[UPDATE Wednesday 13th February: We are bracing ourselves for a major “pineapple express” storm system. Currently much lighter rainfall than forecast, with barely 0.1″ in the past five hours since it started raining at 1300 this afternoon in Idyllwild. As much as 5″ (125mm) of rain has been forecast for elevations below about 8000′, with about two feet of snow possible at the high peaks. Flooding and landslides are possible on mountain roads, with voluntary evacuations in/near areas affected by the July 2018 Cranston Fire.]
Following a minor two-day storm over the weekend, today I snowshoed to San Jacinto Peak from Humber Park via Saddle Junction and Wellman Divide, descending the same way. For the second time in a few days I was breaking trail all the way to the Peak. Snowfall yesterday evening plus windy, drifting conditions, meant that again there was not a single track anywhere to be seen on the mountain. Very unusually, when I returned to Saddle Junction this afternoon the only tracks visible for the day were those from my early morning ascent. I recorded the following vlog at San Jacinto Peak just after noon today.
The weekend storm occurred in two phases, some very light snow throughout the mountain on Saturday (mainly in the morning) and a somewhat heavier snowfall on Sunday that was confined to the western side of the mountain below 9000′ (the top of the mountain was above the cloud). Saturday snowfall was about one inch at all elevations. The Sunday snow produced an additional 2.5″ at 5550′ in Idyllwild, 3″ at Humber Park (6500′), 5″ at Saddle Junction (8100′), and 6″ at Annie’s Junction (9050′). There was no clear sign of significant fresh snowfall above about 9000′. Otherwise conditions looked very similar to those following last week’s major storm described in detail here. With cold conditions for the last week, signs of melting were minimal.
Snow depths measured today are as follows. Average current depth is given (known new accumulations are described above). Locations not surveyed since last week are estimated based on the depth six days ago and their elevation. Strong winds have led to major drifting, again even as low as 7500′ on Devil’s Slide Trail. Drifts can be double the average depth in places. Altitudes are approximate.
San Jacinto Peak (10,810′): 50″ (with drifts averaging 5-6 feet)
Little Round Valley (9800′): 45″ [estimated]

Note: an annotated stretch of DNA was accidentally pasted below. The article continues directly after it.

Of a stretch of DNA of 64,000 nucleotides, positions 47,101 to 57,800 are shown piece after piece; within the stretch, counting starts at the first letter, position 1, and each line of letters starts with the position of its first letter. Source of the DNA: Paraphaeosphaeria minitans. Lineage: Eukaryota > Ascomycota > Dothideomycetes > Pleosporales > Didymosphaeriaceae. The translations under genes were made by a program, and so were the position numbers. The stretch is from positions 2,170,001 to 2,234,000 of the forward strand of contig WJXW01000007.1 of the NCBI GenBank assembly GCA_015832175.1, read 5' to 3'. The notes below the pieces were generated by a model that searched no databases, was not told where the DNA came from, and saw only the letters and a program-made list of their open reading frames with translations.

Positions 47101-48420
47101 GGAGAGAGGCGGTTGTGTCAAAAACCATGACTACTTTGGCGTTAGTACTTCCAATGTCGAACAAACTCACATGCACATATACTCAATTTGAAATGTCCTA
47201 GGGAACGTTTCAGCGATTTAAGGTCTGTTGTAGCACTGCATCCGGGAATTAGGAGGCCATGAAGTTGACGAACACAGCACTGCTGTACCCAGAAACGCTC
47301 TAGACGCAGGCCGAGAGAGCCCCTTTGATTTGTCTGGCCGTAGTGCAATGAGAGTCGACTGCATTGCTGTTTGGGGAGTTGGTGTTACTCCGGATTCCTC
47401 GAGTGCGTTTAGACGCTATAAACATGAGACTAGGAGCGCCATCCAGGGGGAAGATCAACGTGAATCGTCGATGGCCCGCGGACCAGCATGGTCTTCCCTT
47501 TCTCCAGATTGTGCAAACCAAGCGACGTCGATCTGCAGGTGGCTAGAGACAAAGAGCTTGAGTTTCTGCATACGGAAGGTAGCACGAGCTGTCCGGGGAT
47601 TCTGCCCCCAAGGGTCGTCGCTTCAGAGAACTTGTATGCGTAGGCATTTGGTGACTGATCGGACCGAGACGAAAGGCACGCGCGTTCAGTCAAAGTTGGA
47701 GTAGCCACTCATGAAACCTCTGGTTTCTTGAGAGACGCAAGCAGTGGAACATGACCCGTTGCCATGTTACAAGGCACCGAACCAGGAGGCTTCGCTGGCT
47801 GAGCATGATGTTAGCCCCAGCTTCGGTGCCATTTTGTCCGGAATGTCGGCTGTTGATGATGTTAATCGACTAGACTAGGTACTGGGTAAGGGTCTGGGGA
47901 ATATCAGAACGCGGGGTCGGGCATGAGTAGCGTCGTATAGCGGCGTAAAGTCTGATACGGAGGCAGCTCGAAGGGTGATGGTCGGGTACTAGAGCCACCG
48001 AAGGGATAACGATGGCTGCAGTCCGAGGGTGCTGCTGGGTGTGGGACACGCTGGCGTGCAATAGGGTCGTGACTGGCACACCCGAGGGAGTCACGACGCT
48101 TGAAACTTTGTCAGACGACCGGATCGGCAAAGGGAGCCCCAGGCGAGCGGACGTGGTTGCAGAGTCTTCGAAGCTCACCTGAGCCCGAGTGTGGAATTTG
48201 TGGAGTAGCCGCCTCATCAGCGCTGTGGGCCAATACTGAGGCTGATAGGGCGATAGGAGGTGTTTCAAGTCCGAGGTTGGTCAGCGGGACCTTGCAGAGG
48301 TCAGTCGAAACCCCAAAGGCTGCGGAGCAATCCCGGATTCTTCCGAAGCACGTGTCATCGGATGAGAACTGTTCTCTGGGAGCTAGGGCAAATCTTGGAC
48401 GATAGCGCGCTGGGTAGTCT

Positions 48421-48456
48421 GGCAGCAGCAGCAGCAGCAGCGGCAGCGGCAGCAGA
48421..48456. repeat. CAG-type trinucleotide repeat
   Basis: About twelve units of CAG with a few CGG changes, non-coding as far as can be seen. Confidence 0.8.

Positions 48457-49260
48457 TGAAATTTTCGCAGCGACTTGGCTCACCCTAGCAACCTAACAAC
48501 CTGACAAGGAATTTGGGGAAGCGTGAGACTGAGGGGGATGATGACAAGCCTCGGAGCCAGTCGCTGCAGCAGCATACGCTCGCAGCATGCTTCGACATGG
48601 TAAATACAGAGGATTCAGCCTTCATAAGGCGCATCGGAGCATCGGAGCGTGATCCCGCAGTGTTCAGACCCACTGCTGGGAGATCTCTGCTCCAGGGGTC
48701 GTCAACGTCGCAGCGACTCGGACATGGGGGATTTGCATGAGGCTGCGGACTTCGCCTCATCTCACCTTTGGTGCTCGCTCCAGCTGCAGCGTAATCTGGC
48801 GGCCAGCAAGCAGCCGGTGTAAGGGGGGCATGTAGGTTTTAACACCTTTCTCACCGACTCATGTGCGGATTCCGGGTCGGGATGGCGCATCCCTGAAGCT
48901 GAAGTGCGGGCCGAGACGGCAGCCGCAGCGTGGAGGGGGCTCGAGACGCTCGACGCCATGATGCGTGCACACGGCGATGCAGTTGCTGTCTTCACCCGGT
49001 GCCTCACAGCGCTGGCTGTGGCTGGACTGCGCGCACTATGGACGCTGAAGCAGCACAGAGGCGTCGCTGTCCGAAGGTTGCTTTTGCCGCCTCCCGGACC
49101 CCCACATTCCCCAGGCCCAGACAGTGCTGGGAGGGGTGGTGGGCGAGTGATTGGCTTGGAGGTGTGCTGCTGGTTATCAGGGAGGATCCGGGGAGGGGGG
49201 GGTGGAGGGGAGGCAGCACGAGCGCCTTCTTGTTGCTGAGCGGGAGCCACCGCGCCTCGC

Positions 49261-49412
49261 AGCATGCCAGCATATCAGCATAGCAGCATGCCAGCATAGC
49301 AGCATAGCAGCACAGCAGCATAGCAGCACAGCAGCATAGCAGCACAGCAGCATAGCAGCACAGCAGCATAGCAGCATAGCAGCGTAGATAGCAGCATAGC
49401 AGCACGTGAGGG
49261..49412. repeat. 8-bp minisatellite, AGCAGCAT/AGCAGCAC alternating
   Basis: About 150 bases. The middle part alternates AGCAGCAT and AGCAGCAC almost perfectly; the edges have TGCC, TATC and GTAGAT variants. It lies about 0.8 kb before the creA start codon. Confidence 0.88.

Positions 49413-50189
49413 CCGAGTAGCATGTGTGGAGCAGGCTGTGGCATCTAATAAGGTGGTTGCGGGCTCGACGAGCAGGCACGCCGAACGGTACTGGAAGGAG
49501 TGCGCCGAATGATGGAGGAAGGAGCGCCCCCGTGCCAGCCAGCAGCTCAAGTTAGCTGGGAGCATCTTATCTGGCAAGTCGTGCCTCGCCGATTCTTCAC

Wellman Divide (9700′): 37″
Fuller Ridge Trail/PCT at junction with Deer Springs Trail (8950′): 38″ [estimated]
Annie’s Junction (State Park boundary north of Saddle Junction) (9050′): 31″
Marion Mountain Trail at junction with PCT/Deer Springs Trail (8800′): 27″ [estimated]
Saddle Junction (8100′): 26″
Strawberry Junction (8100′): 20″ [estimated]
Devil’s Slide trailhead at Humber Park (6500′): 7″ (some significant recent melting)
WEATHER In keeping with the theme of this winter, a mild multi-day storm system is forecast from the afternoon of Wednesday 13th through to early morning Friday 15th. At San Jacinto Peak, about 1-1.5′ of snow is predicted across the period, although air temperatures even there will be only just below freezing. Most precipitation is forecast to fall as rain, potentially as high as 8500′, with the likelihood of a mix of rain, freezing rain, and snow above about 8000′. At all elevations below 8000′, at least three inches of rain are forecast in only a 30 hour period. Obviously this may lead to substantial loss of snow volume at mid and lower elevations.
At San Jacinto Peak today, Monday 11th February 2019, at 1220 the air temperature was 22°F (-5.5°C), with a windchill temperature of 3.6°F (-16°C), 28% relative humidity, and a cool 9 mph WNW wind gusting to 18 mph.
At the Peak on Wednesday 6th February 2019, at 1150 the air temperature was 4.9°F (-15°C), with a windchill temperature of -31.7°F (-35°C), 71% relative humidity, and a savage 21 mph WNW wind gusting to 48.8 mph.
All trails above about 5000′ are completely snow-covered at this time (measured average snow depths are listed above). This includes almost the entire PCT from Highway 74 near Paradise Corner to below the Black Mountain Truck Trail (roughly PCT miles 150-195).
Hikers should be prepared for temperatures below freezing in the high country (>8000′) and well below freezing above 10,000′ (with potential for even more severe cold when considering windchill effects).
Snowshoes are currently strongly recommended everywhere above 6500′. Crampons or microspikes may soon be useful (following rain/freezing rain later this week) on almost all trails above about 7000′.
Waterproof footwear is recommended on the approach trails (below about 8200′) due to multiple stream crossings and water flowing in the trails. This will become quite extreme with the change in the weather in the next few days.
Routefinding will be challenging for those not familiar with the area. Almost all signage above about 9000′ is currently completely snow-covered. Many PCT marker posts and some other signs at lower elevations are also completely obscured. Few if any trails will be meaningfully broken prior to further precipitation this week.
Tahquitz Peak trail from Chinquapin Flat remains extremely treacherous. It has not been traversed since the latest snowfall. Crampons in conjunction with an ice axe, and knowledge of how to use both, are essential.